As I hobbled myself back home, I stopped at the post office to drop off my envelope of documents to send to OFII, the Visa/Immigrant office for France, with copies of documents that showed when I arrived in France.  As I was attempting to mail the letter, a young woman came up to me, and asked me if I needed help.  I said that I was a foreign student (I won't forget how to say it now!), and that I was just making sure my letter was propre.  However, I forgot that propre means "clean", and got yet another one of those looks.
Today we all had to come in to take our placement tests, and before they started, I went to the bathroom.  I followed another girl in, since there are no signs for which bathroom is for the ladies, and which one is for the men, and felt safe and secure in my decision, until I left my stall and went to wash my hands, where there was an obvious man washing his hands to my right.  Awkward.
After understanding almost everything on the written part of my exam but almost nothing in the listening comprehension part (were those children talking about God, or dinosaurs?), I met several other students and got to know them pretty well.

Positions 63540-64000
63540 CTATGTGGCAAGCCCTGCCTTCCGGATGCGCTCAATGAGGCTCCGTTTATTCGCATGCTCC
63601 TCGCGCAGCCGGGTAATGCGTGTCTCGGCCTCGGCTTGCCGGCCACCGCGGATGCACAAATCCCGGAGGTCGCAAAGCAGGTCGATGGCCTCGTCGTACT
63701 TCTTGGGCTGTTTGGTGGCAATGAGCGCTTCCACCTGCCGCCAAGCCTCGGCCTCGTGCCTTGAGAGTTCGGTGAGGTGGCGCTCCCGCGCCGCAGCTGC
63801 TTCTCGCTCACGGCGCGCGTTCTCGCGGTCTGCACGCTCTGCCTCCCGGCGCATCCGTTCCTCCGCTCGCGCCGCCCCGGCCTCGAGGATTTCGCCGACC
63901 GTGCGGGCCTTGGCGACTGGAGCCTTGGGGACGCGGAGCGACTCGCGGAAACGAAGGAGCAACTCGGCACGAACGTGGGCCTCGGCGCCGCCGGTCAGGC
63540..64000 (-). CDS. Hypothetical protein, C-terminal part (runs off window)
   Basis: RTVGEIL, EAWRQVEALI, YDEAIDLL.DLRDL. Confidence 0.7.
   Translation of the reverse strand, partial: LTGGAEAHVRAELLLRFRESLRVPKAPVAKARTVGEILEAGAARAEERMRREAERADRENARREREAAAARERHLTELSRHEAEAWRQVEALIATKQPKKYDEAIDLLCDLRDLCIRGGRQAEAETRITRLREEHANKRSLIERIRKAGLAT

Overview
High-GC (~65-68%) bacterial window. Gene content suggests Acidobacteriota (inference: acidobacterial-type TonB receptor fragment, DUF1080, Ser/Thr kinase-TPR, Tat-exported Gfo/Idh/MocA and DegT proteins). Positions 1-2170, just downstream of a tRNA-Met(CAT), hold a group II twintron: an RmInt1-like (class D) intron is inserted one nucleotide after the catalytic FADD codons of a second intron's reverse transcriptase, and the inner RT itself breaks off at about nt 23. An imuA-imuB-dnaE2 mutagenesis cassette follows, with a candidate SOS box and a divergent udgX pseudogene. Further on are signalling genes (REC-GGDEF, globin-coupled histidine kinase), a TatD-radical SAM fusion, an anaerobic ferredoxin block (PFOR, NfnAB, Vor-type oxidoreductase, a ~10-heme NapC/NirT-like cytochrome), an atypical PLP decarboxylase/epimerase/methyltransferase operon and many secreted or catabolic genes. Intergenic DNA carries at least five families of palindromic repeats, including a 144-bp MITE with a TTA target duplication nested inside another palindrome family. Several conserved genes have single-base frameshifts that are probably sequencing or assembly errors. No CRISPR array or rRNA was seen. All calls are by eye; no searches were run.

For those of you thinking about studying abroad, the first piece of advice I got from both my French professor, Madame Malicote, as well as from my host father, Jean, was to try your best NOT to make too many friends who knew English.   If you do, you'll get lazy, and just speak in English, never learning any French (which, of course, is the reason you-or someone else-is paying for you to be here).  Luckily, we all tried our best to talk in French.  There were many other students, too, mostly from Japan and China.  The Japanese students were very funny--I have some friends who are Japanese, and so we had much to share.  Like how I wanted to visit Japan, and how they wanted to visit America, or how none of them know hardly any English except for the phrase "Yes We Can".  Or how I know the Japanese words "Hai" ("Yep"), "K'So" ("Dammit"), and "Totoro" (characters from one of my favorite animators, Hayao Miyazaki, who leads Japan's Studio Ghibli). 
Je les aime <3

Later on, during a tour of the city, I found out (in French) that pretty much all of my classmates experienced the same amount of suck-age I did while taking the listening part of the test, so now, I feel much better.  Tomorrow there is a conference on campus for those interested in sports, which I'm going to attend.  Although I love running now, many French don't do the same ("We are too lazy for zat," Jean told me), so I want to find out if there's anything else around to do for exercise, especially since I've been "Prend-ing" so much lately.  But for now, á bientôt!